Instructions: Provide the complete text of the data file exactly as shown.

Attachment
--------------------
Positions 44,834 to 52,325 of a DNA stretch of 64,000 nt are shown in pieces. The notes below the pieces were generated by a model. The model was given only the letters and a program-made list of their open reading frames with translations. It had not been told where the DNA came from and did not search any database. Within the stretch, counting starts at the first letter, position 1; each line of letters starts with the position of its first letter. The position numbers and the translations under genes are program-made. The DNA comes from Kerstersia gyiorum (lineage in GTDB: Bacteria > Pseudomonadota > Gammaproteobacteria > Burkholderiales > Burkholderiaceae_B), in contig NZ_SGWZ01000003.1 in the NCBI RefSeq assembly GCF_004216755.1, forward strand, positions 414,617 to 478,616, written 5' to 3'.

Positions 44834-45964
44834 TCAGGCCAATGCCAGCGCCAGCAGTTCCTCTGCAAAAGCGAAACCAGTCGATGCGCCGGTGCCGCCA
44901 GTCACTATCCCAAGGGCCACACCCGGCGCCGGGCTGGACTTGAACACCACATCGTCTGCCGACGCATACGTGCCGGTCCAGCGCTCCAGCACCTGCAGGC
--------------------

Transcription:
Positions 44,834 to 52,325 of a DNA stretch of 64,000 nt are shown in pieces. The notes below the pieces were generated by a model. The model was given only the letters and a program-made list of their open reading frames with translations. It had not been told where the DNA came from and did not search any database. Within the stretch, counting starts at the first letter, position 1; each line of letters starts with the position of its first letter. The position numbers and the translations under genes are program-made. The DNA comes from Kerstersia gyiorum (lineage in GTDB: Bacteria > Pseudomonadota > Gammaproteobacteria > Burkholderiales > Burkholderiaceae_B), in contig NZ_SGWZ01000003.1 in the NCBI RefSeq assembly GCF_004216755.1, forward strand, positions 414,617 to 478,616, written 5' to 3'.

Positions 44834-45964
44834 TCAGGCCAATGCCAGCGCCAGCAGTTCCTCTGCAAAAGCGAAACCAGTCGATGCGCCGGTGCCGCCA
44901 GTCACTATCCCAAGGGCCACACCCGGCGCCGGGCTGGACTTGAACACCACATCGTCTGCCGACGCATACGTGCCGGTCCAGCGCTCCAGCACCTGCAGGC